What if dialysis was mobile and automated? What if you could install a shunt without the chance of rejection or infection?
Researchers are predicting new modalities of dialysis, gene modification and stem cell-generated tissue as the next steps for a healthier life for our kidney disease patients.
In the future, kidney care will become highly personalized and customized based on the genetic makeup and body tissue of each patient. Tissue will be used to grow a new kidney to replace a diseased one, such as in the case of polycystic kidney disease. Right now, rudimentary stem cells can be replicated, but in time, researchers will develop more complex, architecturally relevant models that are fully functional with a patient’s body, thereby eliminating the need for the immunosuppressive medication.
Advances in stem cell-generated shunt technology hold the promise of organically compatible shunts for each dialysis patient, substantially decreasing the chance of rejection and other common complications. Virtual tissue technology has already identified two different types of cysts in PKD, which will help determine more specific drug targets moving forward.
We are entering a new frontier in terms of genetic sequencing and the potential impact it holds on personalized health care. We don’t know what genes cause what diseases — yet. But in the next 10 years, more people will have their genomes sequenced, creating a data base from which researchers can determine genetic mutations and inheritance patterns. We’ll be able to sequence genes and medical histories in vitro, enabling us to spot potentially harmful mutations and devise more informed treatment protocols. People will sequence their genomes every several years so we can detect environmental influences that could lead to disease. We’ll even carry our genetic details on a USB or similar device that can be digitally accessed.
Imagine that when you walk into a clinic, you have a health record that contains a full, detailed history of your health on a cellular level. Molecular blueprints will provide a remarkable amount of detail about our health and well-being with a baseline created in vitro. This will allow doctors to predict disease progression and treatment responsiveness. Kidney monitoring will be done regularly through urinary and serum biomarkers with treatments being adjusted due to changes in biomarkers and biometrics. Physicians will know how we genetically metabolize medications, reducing the chances of ineffective treatments.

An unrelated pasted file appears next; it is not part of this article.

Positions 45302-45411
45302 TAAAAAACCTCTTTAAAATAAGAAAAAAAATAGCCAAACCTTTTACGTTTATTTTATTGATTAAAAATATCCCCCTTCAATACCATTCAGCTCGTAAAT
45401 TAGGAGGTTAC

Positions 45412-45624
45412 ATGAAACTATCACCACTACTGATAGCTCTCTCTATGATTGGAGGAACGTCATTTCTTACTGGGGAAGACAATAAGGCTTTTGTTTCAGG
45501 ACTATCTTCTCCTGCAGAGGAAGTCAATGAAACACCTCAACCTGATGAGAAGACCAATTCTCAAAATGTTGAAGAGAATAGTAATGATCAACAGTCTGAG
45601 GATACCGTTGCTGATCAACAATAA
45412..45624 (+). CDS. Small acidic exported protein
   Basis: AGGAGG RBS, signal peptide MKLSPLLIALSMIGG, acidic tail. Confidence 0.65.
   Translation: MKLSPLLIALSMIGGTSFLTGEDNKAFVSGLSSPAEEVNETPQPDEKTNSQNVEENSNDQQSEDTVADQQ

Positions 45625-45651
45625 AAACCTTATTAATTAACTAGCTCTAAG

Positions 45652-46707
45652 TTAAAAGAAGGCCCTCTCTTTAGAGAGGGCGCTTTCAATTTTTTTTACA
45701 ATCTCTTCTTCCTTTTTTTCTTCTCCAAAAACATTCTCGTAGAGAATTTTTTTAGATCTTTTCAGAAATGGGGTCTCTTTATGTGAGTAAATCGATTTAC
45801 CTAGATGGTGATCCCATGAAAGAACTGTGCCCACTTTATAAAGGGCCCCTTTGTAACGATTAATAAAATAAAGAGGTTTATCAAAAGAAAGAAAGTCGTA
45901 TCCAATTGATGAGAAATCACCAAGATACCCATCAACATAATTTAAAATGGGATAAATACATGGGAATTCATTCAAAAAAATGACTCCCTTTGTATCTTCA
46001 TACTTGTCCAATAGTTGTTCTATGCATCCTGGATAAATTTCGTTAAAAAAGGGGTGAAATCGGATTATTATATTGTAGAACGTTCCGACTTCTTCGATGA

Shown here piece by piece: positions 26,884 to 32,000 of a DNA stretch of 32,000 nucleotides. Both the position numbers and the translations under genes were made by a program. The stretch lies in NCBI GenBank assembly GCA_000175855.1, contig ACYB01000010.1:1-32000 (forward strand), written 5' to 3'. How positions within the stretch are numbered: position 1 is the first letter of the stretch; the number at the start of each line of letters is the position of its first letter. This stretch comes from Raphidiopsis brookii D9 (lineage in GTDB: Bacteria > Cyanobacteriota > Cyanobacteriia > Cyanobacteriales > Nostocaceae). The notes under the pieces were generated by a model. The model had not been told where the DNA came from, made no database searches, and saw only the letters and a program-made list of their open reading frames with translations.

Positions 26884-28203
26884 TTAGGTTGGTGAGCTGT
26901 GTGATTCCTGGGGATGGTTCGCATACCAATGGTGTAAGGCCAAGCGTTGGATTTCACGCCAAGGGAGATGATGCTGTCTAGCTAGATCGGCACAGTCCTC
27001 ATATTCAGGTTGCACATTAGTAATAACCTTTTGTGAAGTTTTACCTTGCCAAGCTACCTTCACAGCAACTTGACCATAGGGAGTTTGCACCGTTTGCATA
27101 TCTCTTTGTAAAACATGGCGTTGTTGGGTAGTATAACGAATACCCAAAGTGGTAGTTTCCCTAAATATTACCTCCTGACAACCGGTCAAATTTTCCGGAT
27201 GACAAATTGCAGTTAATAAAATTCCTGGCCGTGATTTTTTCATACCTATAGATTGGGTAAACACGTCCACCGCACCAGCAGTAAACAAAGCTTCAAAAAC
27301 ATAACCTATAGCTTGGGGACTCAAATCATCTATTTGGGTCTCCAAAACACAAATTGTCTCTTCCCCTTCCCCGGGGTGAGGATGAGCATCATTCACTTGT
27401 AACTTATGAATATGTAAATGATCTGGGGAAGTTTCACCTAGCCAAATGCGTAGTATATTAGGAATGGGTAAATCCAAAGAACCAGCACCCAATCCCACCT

Advancing technology could render current dialysis technologies obsolete. Smaller, mobile technologies will provide temporary metabolic support. Devices will become wearable or take the form of artificial kidneys that automate metabolic functions. Patients will use mobile sensors that collect information on food intake and lifestyle habits, refining kidney function and treatment. Integrated use of 3D-printed tissue and smart materials will be able to replicate kidney design and function.
While advances in dialysis are coming down the pipeline, you don’t have to wait to use technologies that provide more precise vascular access and monitoring, and immediately improve quality of care.
Many of these predictions may sound like science fiction, but continuing research makes them exciting possibilities. We do know that the diagnosis and treatment of kidney disease will change tremendously in the next 10 years. The promise of a healthier, more autonomous life for our patients makes the future bright indeed.
Article Referred : https://blog.transonic.com/hem....